Once the drips were dry I did the same with blue but this time I used a thicker mixture so I only had to run it one way.
Once that was done I drew in the shape of my head working from studies with water soluble oil pastels so I could paint over the top or erase the lines easy enough if I was way out.
As I hadn’t really decided whether to use skin tones or cooler blue tones here I painted in the shape of my face neck and traps with a skin colour and then sprayed it to let it run down below to see how it would work with the background and other colours.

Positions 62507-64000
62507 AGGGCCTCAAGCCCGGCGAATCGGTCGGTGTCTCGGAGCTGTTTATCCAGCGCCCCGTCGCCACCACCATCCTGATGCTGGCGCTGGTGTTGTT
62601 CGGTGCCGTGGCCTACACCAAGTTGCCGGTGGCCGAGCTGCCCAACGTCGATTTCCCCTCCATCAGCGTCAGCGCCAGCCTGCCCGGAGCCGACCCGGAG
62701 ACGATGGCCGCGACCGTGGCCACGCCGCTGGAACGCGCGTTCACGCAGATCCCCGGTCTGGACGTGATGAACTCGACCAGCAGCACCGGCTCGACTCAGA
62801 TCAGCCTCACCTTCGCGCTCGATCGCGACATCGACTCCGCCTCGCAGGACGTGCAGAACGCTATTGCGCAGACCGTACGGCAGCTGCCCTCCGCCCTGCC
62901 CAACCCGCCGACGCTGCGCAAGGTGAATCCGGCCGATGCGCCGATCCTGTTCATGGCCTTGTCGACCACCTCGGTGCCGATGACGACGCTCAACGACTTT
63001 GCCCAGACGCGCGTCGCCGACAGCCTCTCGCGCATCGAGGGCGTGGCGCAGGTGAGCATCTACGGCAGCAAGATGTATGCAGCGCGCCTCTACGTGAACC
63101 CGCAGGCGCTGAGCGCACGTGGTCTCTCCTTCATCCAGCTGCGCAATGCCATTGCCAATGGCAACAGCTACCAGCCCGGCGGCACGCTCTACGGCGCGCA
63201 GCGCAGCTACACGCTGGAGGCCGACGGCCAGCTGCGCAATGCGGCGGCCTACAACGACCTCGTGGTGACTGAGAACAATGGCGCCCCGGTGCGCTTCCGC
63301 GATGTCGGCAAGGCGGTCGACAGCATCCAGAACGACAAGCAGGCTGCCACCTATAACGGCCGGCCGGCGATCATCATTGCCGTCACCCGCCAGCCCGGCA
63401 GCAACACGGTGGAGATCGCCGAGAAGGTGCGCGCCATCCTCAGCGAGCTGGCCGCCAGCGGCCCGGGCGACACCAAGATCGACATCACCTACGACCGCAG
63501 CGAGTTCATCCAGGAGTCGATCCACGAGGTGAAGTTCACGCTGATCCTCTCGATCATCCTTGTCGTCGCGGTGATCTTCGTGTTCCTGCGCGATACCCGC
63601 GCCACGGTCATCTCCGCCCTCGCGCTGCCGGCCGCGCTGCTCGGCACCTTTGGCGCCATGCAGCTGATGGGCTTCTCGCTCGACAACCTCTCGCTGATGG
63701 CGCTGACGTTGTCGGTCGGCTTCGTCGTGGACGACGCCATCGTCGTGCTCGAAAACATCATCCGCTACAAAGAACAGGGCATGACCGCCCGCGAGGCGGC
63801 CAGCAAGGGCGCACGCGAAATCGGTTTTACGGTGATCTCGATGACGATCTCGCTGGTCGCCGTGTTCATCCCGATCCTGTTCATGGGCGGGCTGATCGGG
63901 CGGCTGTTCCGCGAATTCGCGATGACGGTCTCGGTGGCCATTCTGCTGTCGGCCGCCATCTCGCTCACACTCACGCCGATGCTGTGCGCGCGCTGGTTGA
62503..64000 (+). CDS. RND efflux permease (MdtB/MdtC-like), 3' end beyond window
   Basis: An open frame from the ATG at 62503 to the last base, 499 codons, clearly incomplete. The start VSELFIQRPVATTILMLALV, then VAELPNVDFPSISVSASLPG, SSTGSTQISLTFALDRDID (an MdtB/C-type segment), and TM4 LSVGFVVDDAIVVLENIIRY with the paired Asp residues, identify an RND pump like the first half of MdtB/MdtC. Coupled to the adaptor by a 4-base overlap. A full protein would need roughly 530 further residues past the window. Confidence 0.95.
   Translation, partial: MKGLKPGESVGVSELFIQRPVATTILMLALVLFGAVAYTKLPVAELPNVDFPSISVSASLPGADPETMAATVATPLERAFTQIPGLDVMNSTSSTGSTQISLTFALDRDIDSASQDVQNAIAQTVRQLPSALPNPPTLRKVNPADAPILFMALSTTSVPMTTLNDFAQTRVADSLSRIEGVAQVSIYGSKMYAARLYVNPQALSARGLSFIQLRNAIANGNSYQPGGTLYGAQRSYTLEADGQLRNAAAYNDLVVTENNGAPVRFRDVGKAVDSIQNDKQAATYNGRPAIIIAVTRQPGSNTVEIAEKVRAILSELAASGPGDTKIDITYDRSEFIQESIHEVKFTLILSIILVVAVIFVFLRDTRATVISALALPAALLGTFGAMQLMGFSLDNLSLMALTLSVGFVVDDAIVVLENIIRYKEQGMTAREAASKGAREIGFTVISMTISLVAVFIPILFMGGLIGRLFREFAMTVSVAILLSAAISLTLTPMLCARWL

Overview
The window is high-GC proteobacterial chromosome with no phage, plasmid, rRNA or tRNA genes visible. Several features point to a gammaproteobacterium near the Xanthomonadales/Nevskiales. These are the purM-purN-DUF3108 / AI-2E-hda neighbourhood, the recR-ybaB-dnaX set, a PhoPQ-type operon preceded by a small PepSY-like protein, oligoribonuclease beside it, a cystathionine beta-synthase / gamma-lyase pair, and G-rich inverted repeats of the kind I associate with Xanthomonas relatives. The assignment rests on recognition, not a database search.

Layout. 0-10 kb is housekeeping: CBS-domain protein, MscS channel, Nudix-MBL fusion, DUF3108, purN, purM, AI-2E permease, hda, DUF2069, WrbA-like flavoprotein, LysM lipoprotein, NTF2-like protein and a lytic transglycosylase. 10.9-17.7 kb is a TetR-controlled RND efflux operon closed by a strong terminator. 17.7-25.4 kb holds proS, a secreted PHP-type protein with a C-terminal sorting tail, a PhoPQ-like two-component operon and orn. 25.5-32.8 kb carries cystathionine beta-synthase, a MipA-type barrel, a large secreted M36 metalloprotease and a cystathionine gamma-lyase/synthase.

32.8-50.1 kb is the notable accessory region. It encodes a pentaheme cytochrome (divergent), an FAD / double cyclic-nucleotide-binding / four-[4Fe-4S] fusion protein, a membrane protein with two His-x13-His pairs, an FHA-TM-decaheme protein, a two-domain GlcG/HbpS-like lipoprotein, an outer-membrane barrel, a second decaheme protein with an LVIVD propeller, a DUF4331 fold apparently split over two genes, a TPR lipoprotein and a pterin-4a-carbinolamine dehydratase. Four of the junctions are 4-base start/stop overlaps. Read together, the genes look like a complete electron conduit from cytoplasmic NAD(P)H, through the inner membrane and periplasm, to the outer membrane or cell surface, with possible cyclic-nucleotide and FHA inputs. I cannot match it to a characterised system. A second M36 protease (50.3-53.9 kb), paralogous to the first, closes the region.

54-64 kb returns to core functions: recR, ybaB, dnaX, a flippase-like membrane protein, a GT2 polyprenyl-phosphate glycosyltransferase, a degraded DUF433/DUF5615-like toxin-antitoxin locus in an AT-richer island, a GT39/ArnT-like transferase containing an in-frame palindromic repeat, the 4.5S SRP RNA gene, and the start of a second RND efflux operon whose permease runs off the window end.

After realizing that the lighter skin tones wouldn’t work with the background and other colours I decided on blue. I began by building up the tone with Prussian blue and white but I was left with the dilemma of the lighter colour drips below the neck and so began to ponder on how to correct this.
My solution was to paint the shoulders but in an expressive way that made it look as if the arms were lifting up. Because I hadn’t made any studies of my shoulders and it wass quite spontaneous I lifted one side up and then the other in the mirror doing my best to try to make them look as anatomically correct as possible. The light source was overhead coming from a ceiling light directly above but the shadows in my studies fell to the left in the painting so I had to try build up the shadows on the shoulders on that side.